The political spectrum is well-represented among the Russian's spongers. Another noble Lord, Mandelson, of the then ruling Labour Party and George Osborne, at the time Shadow Chancellor in the Tory opposition and Nat Rothschild, of the famous banking family were notoriously entertained by Depriska on his luxury yacht in Corfu. In case the middle-ground of British politics feel left out Lord Owen was up to his neck with Khodorkovsky. It's amazing how many of the flies buzzing around have the title Lord. Connecting the obvious dots is it any wonder that not only British but also French, Italian, Canadian, and perhaps most of all, American citizens are disillusioned with their leaders. It is unimaginable that Roy Jenkins, or Lord Carrington or in more recent times Shirley Williams, would stoop so low as to associate with these people. How many times have leading politicians of any stripe been entertained in their homes by working people in Wolverhampton or Tottenham? Do Britain's political leaders have no interest in the British poor, just the foreign rich? Lord Acton was right and so was Oliver Goldsmith (no relation) when he says that wealth accumulates but men decay.
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on 10 December 2012
Well, I had a rather double feeling about this book. On one hand it looked like a very interesting journalist piece with some good work. It's always interesting to read about extraordinary people, even if they are Russian oligarchs, with criminal or almost-criminal part.

What I hated about it: once you actually start liking the storyline of interesting and incredibly complicated international financial schemes, it falls into boring listing of assets: how many square feet and acres houses they have, the size of the boats and materials used. They could have managed to transfer the idea of how rich the Russians in a couple of pages and focus on their stories rather than enumeration of properties. But the authors choose to remind us about it throughout the whole books. Apartments, houses, villas, designers' names, cars, helicopters. It very quickly bores the hell out of you.
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on 7 November 2011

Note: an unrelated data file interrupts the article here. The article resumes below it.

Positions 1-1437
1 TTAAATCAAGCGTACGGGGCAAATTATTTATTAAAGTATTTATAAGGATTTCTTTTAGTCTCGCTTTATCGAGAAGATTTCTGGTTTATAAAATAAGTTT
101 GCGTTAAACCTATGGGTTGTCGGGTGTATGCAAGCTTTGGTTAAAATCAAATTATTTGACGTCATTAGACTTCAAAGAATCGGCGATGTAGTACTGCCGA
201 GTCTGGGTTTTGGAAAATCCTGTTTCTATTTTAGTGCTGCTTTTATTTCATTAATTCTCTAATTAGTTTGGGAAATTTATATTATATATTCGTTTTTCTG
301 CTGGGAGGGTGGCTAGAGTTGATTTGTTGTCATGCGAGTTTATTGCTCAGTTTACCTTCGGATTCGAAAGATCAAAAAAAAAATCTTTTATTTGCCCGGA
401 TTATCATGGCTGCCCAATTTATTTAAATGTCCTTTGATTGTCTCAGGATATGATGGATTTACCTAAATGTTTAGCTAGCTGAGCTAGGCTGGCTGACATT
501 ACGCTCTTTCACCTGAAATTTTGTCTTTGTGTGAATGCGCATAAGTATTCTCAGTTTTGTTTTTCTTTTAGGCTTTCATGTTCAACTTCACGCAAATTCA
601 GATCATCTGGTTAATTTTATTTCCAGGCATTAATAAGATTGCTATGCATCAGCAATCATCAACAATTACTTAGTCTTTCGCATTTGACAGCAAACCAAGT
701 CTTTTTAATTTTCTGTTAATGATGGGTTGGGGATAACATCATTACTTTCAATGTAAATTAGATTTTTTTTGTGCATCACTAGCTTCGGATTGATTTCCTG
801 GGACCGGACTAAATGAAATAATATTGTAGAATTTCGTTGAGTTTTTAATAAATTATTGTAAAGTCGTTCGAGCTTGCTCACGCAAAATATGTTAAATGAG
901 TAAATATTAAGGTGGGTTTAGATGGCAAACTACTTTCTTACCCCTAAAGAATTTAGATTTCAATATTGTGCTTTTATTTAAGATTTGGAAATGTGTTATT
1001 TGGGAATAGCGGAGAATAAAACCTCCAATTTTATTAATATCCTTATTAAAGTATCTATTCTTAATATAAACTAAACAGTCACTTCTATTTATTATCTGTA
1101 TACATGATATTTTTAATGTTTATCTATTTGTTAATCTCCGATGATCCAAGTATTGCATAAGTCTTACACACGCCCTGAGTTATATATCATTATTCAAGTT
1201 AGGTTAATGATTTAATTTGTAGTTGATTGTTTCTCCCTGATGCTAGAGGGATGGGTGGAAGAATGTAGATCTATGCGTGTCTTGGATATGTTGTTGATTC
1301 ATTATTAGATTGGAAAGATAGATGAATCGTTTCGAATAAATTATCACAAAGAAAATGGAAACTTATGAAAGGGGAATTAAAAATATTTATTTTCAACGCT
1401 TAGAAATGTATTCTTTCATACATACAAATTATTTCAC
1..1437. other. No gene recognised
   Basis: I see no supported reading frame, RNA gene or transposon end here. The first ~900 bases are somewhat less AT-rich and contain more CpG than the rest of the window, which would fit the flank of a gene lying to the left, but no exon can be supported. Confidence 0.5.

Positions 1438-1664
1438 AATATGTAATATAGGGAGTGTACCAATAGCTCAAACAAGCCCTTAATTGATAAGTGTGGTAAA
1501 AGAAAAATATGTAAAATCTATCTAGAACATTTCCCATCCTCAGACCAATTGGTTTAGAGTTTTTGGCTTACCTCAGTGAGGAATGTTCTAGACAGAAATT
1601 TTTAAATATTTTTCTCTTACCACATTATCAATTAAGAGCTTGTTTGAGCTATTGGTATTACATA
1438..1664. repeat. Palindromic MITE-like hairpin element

I totally agree with a couple of other reviewers here in that this is a poorly researched book,riddled with inaccuracies,eg Abramovich's purchase of the Hotel du Cap - Eden Roc in the South of France which of course never happened.It appears to rely on a large number of newspaper articles,totally lacking in original research.There are far better books that have been written on modern day Russia and its oligarchs and indeed you would get a far better insight into some of the characters in this book by simply surfing the web !
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on 14 March 2011
I picked this book up out of curiosity, being neither an expert on the subject, or familiar with other works by the writers. In this context it suited my needs perfectly. The book is not an academic tome but is obviously written by skilful and experienced journalists who know how to engage a reader. Judging by the bibliography, it looks like much of the research is second hand but you cannot fault the writers' attention to detail and confidence with the subject. One criticism might be that the writers' seem a tad schizophrenic as they can't quite decide whether to adopt an ethical moral tone or enjoy the salaciousness of it all. But then I suspect most of us suffer from this dichotomy! Whilst I'm sure there are more serious and academically rigorous books on this subject, I doubt any of them are as enjoyable or as readable as this one. I'd definitely recommended the book for those who are new to the subject.